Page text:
According to Breer, the league's newest highest paid player will receive a signing bonus of $37 million in 2012, along with a $3 million base salary. He's due $11 million guaranteed in 2013 and $10 million in 2014, and after deferred signing bonus money is spread out, he'll have cap charges of $10.4 million (2012), $17.4 million (2013) and $18.4 million (2014).
After that is where it gets interesting, and also marks the definitive point between the reality of the $100 million deal Brees allegedly signed.
The prorated portion of Brees' $37 million signing bonus paid in 2012 is spread out over the life of the contract. In future years, that's what's known as "dead money." Whether Brees is on the roster or not, that money counts against the cap.
According to Breer, that's a $7.4 million hit from 2012-2016 from the signing bonus alone. Adding in base salaries for those years, which are not guaranteed, Brees' cap number is $10.4 million in 2012 (far lower than the cap hit he would have caused if he played this season under his franchise tag). It increases to $17.4 million in 2013, $18.4 million in 2014, $26.4 million in 2015 and $27.4 million in 2016.
With new TV deals scheduled to provide a massive boost to the league's revenue, and per the collective bargaining agreement, the salary cap is based off that figure, it appears the Saints have their franchise quarterback at a proportionally-satisfying cap number for the next five years. While they have to cut a $37 million check for the 2012 season, they've spread the money out long enough where the impact won't be as critical down the line.
That is, of course, assuming he's not released. If he is, the entire balance of the signing bonus hits the cap the following year.
This was the situation with former Colts QB Peyton Manning, who had a similar kind of situation in 2012. Coming off a serious neck injury at 35 years of age, the Colts were forced to either keep him as a significant injury risk (and create a problem of two franchise quarterbacks vying for one spot) or take a massive cap hit and release him. They chose the latter option, and are assuming the massive cap hit for the sake of refreshing their roster.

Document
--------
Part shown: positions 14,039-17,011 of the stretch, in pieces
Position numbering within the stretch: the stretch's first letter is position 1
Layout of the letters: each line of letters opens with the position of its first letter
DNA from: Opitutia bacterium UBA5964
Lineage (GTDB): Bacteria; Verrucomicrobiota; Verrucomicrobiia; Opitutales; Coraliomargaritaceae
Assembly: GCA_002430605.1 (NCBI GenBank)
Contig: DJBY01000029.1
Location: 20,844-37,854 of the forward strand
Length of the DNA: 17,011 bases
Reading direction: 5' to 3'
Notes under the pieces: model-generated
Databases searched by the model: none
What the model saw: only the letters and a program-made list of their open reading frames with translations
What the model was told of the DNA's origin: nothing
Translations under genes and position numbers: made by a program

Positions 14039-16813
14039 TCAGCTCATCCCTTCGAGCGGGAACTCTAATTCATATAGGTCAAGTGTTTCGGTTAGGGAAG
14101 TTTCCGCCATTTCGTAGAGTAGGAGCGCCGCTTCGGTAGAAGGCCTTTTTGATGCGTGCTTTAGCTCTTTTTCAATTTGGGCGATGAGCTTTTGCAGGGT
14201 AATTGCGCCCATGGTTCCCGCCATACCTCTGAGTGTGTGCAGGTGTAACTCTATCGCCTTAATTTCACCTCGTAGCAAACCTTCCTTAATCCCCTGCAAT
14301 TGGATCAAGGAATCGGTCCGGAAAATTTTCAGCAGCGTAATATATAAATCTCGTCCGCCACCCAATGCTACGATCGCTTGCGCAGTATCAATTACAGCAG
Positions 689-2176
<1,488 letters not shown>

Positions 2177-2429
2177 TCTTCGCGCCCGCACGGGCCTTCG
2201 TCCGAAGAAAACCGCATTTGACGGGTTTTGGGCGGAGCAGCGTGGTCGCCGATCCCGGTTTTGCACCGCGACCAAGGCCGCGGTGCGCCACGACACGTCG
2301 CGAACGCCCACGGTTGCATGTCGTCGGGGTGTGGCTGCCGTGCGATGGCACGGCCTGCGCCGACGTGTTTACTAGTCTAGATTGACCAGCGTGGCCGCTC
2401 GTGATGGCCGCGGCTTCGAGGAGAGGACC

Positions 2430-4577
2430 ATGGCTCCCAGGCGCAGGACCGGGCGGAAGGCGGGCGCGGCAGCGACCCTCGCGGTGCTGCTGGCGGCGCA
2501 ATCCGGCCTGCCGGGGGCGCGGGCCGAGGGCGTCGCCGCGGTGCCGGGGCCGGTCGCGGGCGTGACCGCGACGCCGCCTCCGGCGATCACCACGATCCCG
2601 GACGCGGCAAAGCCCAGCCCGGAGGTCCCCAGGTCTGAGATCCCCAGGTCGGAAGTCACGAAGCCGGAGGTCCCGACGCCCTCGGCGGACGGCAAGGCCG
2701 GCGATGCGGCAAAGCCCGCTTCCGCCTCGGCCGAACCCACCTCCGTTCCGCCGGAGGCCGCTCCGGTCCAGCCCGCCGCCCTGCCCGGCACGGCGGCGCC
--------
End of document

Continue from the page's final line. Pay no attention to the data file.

In Wallace's situation, he's aware of the fact he's a prime candidate for the franchise tag in 2013. Estimates at this point put that number around $10.5 million. Adding in the (roughly) $2.7 million he'd receive from his restricted free agency tender given for this season, he's liable to get $13.2 million over the next two seasons.
The Steelers aren't able to give Wallace a massive payment in 2012 as the Saints did with Brees. Early indications are they aren't likely to be able to do it in 2013, either.
Steelers Depot does a nice job of providing some estimates about the general vicinity of the Steelers' 2013 cap position (barring myriad unforeseen circumstances). With exact figures not being known, a fair general estimate is the Steelers will have to do a few more roster gymnastics to get under the salary cap in 2013, meaning, it's fair to estimate the Steelers will not have the room to give Wallace a big pay day - franchise tag or signing bonus - in 2013. With the TV contracts increasing quite a bit in 2014, the salary cap will increase, but as far as 2012 goes, if Wallace would be interested in a long-term deal, it stands to reason he would want a huge payday in either one of the next two seasons. He's been playing at a level at least worthy of a first round pick, and he's been paid a third round pick's contract. The RFA tag and the (assumed) franchise tag pay him $13.2 million the next two years. Logic would dictate $13.2 million in the next two seasons would be the absolute bare minimum he'd ask for, and likely, it'd be far more. Tampa Bay's Vincent Jackson is getting $26 million over his first two seasons, and the argument can easily be made Wallace is worth more than Jackson is on the open market.
So it's not as if the Steelers couldn't work something out, it's more that Wallace would have to play two more seasons before getting that huge payday from Pittsburgh. And what about the risk the Steelers would be taking? Guaranteeing money for a wide receiver that far into the future isn't necessarily the wisest course of action.
Just ask Seattle, who released WR Mike Williams the other day, just one season into a three-year deal worth $11 million.
If untagged, he'd leave for that windfall in 2013, reasonably estimated at somewhere north of $26 million guaranteed in the first few years of a long-term deal.
Wallace wasn't voted team MVP in 2011, either. Brown, a restricted free agent in 2013, is in a similar position. He's producing outstanding numbers as a sixth-round pick, and could very well want a large payment in the next two years as well. While Brown could help his cause by getting into the end zone a bit more this season, if he replicates his receiving numbers from 2011, there's no reason to think he wouldn't be a prime target on the restricted free agent market himself.
Faith rests in Steelers' capologist Omar Khan, but he's got his work cut out for him, that's for sure.